Press Release: Logging Company Plans to Clear-Cut Santa’s Home By Christmas.

Edge of Havukkavaara forest

The boreal forest of Santa’s traditional homeland, slated to be clear-cut by Finnish loggers in December.

 

FOR IMMEDIATE RELEASE

 

Logging Company Plans to Clear-Cut Santa’s Home By Christmas.

Finnish logging company Metsähallitus plans to clear-cut the forest of Santa’s traditional homeland.

Longmont, CO.  December 5, 2014

The forest that is home to epic poems, age-old oral histories, traditions and cultures, and even Santa Claus himself — who is originally from Korvatunturi, Finland – faces clear-cut logging if a moratorium isn’t in place by early next week.

Ostola Forest, the last of the unprotected boreal forests in the Finnish-Karelian homeland area of Selkie, is targeted for total destruction by Finnish Logging Company Metsähallitus. Since Metsähallitus has been clear-cutting many old-growth forests in villages of Karelia across Finland despite local opposition, it is greatly feared that Ostola Forest will join all the other boreal forest landscapes in Santa’s homeland that have been, and are actively being, annihilated.

This forest has become internationally known for its community relevance and biodiversity, being home to large boreal mammals such as the European Brown Bear, Wolverine, Lynx, Boreal Wolf and EU Directive –relevant bird species, including several Owl species, the Greenish Warbler, Capercaillie and Forest Grouse. It is the last of the unprotected boreal forests in the area of Selkie. Ostola forest is now applying to become a member of the international, UN-recognized network of Indigenous and Local Community Conserved Areas. During the World Parks Congress held recently in Australia, the Head of the Conservation of Biological Conservation and Global Environmental Facility of the United Nations listened with surprise and concern to the urgency of the situation of the Ostola forest and the planned Metsähallitus clear cuts. An international outcry has arisen over Metsähallitus’ plans, but the company remains poised to move on its plans to clear-cut in the very near future unless a moratorium is put into effect in the next few days.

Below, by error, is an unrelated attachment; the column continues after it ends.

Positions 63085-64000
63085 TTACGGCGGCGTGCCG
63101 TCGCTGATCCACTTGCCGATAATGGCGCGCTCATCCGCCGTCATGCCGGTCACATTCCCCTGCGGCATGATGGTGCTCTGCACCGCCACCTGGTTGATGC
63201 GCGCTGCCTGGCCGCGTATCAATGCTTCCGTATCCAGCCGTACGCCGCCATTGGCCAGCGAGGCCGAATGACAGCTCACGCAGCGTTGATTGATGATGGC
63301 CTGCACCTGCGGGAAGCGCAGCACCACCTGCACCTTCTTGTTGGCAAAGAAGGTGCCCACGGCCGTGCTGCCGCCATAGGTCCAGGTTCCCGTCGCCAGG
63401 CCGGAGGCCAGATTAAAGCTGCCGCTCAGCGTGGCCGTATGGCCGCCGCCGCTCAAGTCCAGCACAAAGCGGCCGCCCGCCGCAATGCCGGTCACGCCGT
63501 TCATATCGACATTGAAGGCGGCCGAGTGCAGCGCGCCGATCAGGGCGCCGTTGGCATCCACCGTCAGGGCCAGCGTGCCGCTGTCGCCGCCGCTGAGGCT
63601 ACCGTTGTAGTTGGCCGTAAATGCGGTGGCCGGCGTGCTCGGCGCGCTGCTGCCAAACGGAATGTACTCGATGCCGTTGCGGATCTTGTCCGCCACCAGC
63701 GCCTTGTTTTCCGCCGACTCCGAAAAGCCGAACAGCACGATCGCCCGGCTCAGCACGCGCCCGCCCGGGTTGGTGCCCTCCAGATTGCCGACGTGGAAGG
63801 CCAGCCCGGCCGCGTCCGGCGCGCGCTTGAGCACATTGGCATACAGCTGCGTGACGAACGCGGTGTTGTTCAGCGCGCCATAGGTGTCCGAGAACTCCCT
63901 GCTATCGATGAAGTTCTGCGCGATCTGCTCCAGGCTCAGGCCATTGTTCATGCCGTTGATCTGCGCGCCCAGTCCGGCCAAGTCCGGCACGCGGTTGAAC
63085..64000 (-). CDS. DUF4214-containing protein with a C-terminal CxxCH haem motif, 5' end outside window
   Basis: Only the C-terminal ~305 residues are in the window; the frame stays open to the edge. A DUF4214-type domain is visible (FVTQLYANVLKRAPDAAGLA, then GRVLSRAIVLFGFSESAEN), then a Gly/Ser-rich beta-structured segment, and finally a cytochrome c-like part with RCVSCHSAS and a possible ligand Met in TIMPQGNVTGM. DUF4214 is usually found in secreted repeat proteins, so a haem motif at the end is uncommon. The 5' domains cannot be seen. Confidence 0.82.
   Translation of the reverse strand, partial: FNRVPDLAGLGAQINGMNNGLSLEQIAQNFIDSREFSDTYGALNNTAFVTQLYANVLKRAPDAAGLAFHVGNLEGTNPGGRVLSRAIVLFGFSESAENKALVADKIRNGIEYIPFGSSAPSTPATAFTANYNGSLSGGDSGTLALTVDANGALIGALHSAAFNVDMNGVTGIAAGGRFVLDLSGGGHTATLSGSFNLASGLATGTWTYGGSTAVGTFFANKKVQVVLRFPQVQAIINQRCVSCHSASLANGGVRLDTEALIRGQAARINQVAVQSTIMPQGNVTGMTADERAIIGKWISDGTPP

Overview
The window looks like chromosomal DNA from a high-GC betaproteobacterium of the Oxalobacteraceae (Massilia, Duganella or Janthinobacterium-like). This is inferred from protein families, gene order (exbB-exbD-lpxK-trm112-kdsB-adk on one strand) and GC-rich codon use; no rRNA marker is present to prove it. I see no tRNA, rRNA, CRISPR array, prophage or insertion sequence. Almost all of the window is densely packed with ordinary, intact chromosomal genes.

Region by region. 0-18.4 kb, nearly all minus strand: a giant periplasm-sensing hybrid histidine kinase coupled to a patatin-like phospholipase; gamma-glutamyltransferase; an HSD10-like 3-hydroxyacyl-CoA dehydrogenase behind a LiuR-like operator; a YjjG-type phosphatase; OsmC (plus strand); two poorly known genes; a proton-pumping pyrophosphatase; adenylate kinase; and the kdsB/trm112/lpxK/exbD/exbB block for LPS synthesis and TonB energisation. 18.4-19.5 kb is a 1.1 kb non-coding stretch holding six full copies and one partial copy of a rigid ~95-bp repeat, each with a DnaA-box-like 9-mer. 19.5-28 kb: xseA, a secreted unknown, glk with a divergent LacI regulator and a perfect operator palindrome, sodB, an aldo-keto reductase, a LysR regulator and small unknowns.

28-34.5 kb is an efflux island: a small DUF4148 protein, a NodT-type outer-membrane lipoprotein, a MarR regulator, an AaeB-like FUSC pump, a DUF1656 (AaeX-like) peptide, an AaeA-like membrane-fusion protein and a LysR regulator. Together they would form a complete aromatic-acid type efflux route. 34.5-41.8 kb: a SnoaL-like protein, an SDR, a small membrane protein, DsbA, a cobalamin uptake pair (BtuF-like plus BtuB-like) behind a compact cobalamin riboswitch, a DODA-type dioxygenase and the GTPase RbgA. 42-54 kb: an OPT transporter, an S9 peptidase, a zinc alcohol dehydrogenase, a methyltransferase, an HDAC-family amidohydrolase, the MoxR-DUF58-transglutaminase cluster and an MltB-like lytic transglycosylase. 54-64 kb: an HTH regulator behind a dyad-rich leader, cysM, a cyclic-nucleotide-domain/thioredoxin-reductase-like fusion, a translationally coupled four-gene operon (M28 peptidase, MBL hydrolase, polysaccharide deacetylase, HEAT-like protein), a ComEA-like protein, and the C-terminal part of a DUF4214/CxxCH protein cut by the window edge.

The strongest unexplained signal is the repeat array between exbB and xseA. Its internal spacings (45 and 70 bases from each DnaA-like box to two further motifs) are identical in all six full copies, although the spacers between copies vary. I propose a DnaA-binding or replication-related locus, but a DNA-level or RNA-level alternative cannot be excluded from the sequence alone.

Snowchange Cooperative (snowchange.org) is the Indigenous organization leading the effort to protect Ostola Forest. Dawn Hill Adams, Ph.D., of Tapestry Institute (tapestryinstitute.org) is a Choctaw Indian scientist and a member of the steering committee for Snowchange. Says Adams, “Ostola forests is part of the deepest genetic heritage of Americans of European descent. The old-growth boreal forest of Finland is tied to the roots and hearts of people who live in North America, Australia, England, France, Germany, and other countries around the world today. It’s responsible for the stories and images of Santa Claus and his reindeer – reindeer are native to Finland, and it’s written as deeply into our collective consciousness as the snow-covered forests on Christmas cards and the flocked evergreen decorations we put up in our homes. This is a landscape whose life, wisdom, and power desperately need to be preserved.”

But it could be gone by the end of the month if Metsähallitus acts the part of the ultimate Grinch.

You can learn more at http://www.snowchange.org/havukkavaara-forest-under-threat-in-finland.

Tapestry Institute is a unique 501(c)(3) nonprofit organization that was founded in 1998 by a Native American (Choctaw) scientist to operate within Indigenous worldview <http://www.tapestryinstitute.org/indigenous-worldview> . Tapestry helps people reconnect to the natural world, their own bodies, the earth, and things such as story that arise from the earth, by integrating different ways of knowing <http://www.tapestryinstitute.org/ways-of-knowing> , learning about, and responding to the natural world. Tapestry carries out its work in community <http://www.tapestryinstitute.org/about-tapestry/community-learning> , through collaborative efforts among groups of people from highly diverse backgrounds, cultures, areas of expertise, and experience.  To learn more, visit www.tapestryinstitute.org.

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